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(Reuters) -Britain’s antitrust watchdog launched on Monday an in-depth probe into the 13 billion euro ($14.67 billion) merger of Veolia and Suez after the French waste and water management groups did not offer concessions over its concerns.
Earlier this month, the Competition and Markets Authority (CMA) said the deal could lessen competition and mean higher bills for councils in the UK, and gave the firms time until Dec. 14 to propose undertakings to avoid a “phase 2” investigation.
The waste and water management groups did not immediately respond to Reuters’ request for comment.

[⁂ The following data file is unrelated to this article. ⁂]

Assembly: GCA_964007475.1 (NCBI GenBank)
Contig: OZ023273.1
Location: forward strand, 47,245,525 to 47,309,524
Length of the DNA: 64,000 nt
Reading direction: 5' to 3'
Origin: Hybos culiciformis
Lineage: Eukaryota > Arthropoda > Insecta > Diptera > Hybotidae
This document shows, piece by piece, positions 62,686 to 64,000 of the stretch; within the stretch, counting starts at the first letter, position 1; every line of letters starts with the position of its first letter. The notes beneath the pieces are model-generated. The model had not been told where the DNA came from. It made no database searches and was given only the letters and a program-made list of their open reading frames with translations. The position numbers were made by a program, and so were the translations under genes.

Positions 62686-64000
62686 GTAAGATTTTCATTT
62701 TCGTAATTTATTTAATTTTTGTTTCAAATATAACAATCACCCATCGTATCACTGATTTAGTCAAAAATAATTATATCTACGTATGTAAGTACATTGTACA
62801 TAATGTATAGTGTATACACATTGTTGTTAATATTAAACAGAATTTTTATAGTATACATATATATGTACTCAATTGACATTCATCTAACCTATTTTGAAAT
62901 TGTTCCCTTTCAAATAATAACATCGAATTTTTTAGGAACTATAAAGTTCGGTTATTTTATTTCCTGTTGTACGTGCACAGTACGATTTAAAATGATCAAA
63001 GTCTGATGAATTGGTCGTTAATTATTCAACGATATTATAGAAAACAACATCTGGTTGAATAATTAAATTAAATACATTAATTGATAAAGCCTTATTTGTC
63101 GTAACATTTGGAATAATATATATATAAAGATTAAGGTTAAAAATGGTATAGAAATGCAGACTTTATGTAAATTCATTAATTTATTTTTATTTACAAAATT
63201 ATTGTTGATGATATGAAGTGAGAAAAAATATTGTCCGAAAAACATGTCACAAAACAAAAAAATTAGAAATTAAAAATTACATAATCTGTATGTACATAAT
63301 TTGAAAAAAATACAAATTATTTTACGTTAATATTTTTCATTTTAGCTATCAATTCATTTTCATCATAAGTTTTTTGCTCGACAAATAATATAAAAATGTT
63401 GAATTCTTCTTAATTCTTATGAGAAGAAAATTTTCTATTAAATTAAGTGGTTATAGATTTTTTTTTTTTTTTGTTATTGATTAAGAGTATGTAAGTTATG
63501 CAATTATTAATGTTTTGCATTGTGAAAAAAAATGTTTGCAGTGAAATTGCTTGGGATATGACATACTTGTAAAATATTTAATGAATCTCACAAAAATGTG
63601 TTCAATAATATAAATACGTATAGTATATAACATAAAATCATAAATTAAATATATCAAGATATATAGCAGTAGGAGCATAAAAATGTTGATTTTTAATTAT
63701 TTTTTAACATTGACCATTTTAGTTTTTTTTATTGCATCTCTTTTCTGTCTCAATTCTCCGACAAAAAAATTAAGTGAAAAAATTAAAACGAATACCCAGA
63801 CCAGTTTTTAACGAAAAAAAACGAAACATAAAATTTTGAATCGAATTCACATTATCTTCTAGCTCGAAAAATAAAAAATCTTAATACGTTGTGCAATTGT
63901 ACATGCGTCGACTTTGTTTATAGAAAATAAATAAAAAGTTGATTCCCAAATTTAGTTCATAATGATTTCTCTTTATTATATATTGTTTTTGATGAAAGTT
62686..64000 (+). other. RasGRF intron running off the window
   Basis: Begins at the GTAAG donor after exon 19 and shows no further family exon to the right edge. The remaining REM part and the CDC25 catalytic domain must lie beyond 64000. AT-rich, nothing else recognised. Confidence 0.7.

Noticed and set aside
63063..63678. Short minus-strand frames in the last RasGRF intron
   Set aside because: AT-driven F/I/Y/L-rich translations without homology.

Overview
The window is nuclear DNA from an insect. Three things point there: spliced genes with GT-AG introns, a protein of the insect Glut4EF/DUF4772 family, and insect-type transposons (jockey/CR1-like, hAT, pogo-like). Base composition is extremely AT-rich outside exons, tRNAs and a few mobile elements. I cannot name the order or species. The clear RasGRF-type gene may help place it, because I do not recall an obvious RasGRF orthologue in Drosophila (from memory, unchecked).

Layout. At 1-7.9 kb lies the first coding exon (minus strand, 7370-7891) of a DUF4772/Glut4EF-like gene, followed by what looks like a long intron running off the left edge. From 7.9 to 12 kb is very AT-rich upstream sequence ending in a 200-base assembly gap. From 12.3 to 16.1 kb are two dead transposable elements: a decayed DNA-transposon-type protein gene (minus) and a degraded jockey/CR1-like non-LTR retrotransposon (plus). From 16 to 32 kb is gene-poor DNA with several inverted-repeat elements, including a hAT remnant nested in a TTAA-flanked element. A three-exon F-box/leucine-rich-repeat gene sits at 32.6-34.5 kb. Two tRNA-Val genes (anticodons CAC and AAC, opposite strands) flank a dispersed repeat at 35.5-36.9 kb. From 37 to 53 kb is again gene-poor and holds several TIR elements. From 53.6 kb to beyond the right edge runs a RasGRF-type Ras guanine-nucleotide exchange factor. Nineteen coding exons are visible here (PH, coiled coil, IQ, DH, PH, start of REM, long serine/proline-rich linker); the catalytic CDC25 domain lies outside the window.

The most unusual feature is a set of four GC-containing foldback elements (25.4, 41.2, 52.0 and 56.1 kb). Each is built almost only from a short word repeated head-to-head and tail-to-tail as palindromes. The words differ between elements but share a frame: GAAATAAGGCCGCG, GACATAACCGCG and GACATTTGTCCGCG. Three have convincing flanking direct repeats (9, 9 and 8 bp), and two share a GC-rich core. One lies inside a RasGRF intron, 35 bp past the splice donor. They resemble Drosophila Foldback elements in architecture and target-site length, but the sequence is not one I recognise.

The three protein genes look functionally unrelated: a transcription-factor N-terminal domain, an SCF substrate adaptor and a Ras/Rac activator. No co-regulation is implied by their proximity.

Last week, Veolia and Suez won EU antitrust approval for their tie-up, and the European Commission said an extensive package of asset sales addressed all its concerns about the deal.
The deal, which was struck in April, marked a bitter and months-long dispute before the companies reached an agreement.
Britain has the power to order the sale or divestment of part of the whole of a business if it ultimately concludes that there are competition concerns.
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